No sooner than I post my post and happily move along to writing my review of well, a very nicely illustrated children’s book about mice who cook delicious cheese soup, which reminds me, I need to get the recipe, than I am posed with my first dilemma about not having a Facebook, Twitter, or Tumblr account. I may still have a Tumblr account but don’t remember how to get into it. I did mention in my previous post that there is a good side to social media. It has just boppopped me on the head and reminded me of its existence. It’s ridiculous that I needed a reminded, because I have helped fund a few projects on this site–Kickstarter–and really think it’s the future for people who are in any way clever about anything and want to do something about it. For me, specifically, this is in the way of art and publishing, but I get pulled in the tech direction sometimes; that’s how I first found out about the site. My boyfriend is a gamer, and he started to help fund some PC games he thought looked interesting. I’ve checked out the games since, and was particularly pleased when a bear simulator, yep, a bear simulator, where you get to be the bear, was successfully funded. That was one cool idea. Who’d have thunk it? All the projects I have donated toward, however, have been publishing or art projects, and they have all (yay!!) been funded–except for one, which is in tech, that I read about on Softpedia (I will admit that Softpedia for Mac is my homepage) and immediately thought, “I am so there!” because there are a lot of things Apple does really well, except wireless and keyboards, in my experience. I have learned to live with the keyboard. The wireless issue I’m still pretty darn ticked off about, not that my posting a post or a whole series of posts would do anything, but seriously, Apple, I’m beginning to question my commitment to SparkleMotion. I know I’m not a tech person. I wish I was. I can fix some things, I just can’t tell you how I did it. I can break them, too–I learned that on a PC, unless you know what you’re doing, you don’t mess with the .dll files. But I have a Mac again. Don’t mess with the registry or the library unless you have a really good reason. I have done that and my computer lived to tell the tale. But the wireless–months now, Mr. Cook, months. Worse things have happened at sea, but while I may have issues with the dark side of social media, there is the light, and that’s what I’m here to discuss.That doesn’t mean I don’t occasionally think someone should be flying from the yardarm. Looking for networks, on…looking for networks…on…looking for networks…on. You get the idea. If this is something I have done to prevent the happy union of my iMac and my Airport Whatchamacallit Tower thing (memory issues, did I mention the memory issues? My RAM, not the computer’s) however they both shall be happy together, I am fully willing to admit it was my fault, but I really don’t think it was. Anyway, again, not the main topic of discussion.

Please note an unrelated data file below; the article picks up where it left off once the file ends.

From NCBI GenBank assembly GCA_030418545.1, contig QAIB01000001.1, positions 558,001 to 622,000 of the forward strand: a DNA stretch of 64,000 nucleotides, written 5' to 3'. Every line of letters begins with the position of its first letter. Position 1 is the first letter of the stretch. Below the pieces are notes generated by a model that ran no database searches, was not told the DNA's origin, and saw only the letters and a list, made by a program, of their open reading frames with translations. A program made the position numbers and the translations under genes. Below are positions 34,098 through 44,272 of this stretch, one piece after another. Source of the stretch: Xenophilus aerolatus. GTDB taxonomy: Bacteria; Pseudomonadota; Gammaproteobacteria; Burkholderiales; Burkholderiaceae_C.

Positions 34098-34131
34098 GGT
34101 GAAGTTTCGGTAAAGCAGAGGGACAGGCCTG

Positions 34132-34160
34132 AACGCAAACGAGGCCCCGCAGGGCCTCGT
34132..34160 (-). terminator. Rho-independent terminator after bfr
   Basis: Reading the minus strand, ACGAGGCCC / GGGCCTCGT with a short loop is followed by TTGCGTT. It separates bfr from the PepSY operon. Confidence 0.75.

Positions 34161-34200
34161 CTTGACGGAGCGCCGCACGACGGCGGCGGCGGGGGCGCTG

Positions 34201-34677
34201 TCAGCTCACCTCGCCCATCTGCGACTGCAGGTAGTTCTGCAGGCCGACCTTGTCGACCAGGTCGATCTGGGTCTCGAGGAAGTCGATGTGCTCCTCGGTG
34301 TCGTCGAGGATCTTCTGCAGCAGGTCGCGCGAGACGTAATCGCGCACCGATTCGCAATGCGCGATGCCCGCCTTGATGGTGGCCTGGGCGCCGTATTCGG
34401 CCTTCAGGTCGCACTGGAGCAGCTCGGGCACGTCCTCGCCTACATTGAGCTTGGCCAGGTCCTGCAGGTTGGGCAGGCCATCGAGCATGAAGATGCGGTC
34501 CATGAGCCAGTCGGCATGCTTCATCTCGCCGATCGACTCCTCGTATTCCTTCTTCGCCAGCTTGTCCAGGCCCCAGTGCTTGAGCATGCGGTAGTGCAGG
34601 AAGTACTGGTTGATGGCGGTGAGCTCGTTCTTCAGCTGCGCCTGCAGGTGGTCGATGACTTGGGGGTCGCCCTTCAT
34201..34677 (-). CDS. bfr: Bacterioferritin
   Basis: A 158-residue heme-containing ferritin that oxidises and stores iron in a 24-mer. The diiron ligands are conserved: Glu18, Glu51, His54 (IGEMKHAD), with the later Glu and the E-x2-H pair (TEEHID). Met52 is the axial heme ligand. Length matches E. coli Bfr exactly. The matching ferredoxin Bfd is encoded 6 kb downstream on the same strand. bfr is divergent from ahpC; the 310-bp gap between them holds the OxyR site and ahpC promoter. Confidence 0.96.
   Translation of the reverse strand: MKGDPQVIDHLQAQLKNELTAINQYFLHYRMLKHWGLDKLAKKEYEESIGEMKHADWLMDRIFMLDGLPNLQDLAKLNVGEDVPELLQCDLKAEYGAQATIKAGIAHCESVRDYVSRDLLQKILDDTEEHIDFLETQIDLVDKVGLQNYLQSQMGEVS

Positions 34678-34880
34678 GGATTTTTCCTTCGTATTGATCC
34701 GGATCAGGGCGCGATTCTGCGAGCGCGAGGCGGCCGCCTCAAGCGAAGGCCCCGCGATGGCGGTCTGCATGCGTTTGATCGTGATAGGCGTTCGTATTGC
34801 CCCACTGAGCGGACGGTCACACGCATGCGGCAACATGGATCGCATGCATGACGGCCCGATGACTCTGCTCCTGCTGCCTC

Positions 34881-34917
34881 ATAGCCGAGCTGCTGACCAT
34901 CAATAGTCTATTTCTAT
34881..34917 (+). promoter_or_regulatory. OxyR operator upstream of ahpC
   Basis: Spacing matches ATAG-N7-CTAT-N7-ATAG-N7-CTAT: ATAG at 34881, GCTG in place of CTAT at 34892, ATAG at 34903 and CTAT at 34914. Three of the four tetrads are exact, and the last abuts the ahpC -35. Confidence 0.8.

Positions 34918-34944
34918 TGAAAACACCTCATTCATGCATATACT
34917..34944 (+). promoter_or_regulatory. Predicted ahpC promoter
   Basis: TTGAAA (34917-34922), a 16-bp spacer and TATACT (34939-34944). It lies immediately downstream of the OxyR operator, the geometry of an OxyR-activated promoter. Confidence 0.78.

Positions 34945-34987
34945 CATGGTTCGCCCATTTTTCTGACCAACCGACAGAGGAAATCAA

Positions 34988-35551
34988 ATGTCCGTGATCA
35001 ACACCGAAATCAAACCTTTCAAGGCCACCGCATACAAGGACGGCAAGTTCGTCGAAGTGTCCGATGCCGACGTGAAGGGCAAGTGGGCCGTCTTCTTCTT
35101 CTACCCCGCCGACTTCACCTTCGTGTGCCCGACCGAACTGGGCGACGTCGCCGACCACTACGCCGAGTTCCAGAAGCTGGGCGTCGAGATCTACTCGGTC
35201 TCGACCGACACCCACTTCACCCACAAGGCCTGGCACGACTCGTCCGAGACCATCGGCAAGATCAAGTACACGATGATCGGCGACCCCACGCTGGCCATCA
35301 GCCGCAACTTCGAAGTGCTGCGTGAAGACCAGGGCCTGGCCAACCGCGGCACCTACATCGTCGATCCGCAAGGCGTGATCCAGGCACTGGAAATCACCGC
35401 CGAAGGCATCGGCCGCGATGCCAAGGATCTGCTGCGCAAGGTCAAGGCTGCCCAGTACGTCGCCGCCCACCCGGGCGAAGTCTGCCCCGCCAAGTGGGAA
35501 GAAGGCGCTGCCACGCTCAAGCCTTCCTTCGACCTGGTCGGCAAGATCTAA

By de-activating my Facebook and Twitter accounts, I also cut off two of the areas of information dissemination for some of the good things on the internet, in this instance, the Next Keyboard for iOS, and I really hope I won’t get in trouble if I use the picture they have on their site. It probably says somewhere in the tiny print that I can’t, but for now I’m going to say, in all honesty, I don’t remember seeing that in tiny print. See, this is where the moral conundrum comes in, and I’m not talking about the picture. For the developers of Next Keyboard, they needed some help to get the project off the ground, so they turned to Kickstarter.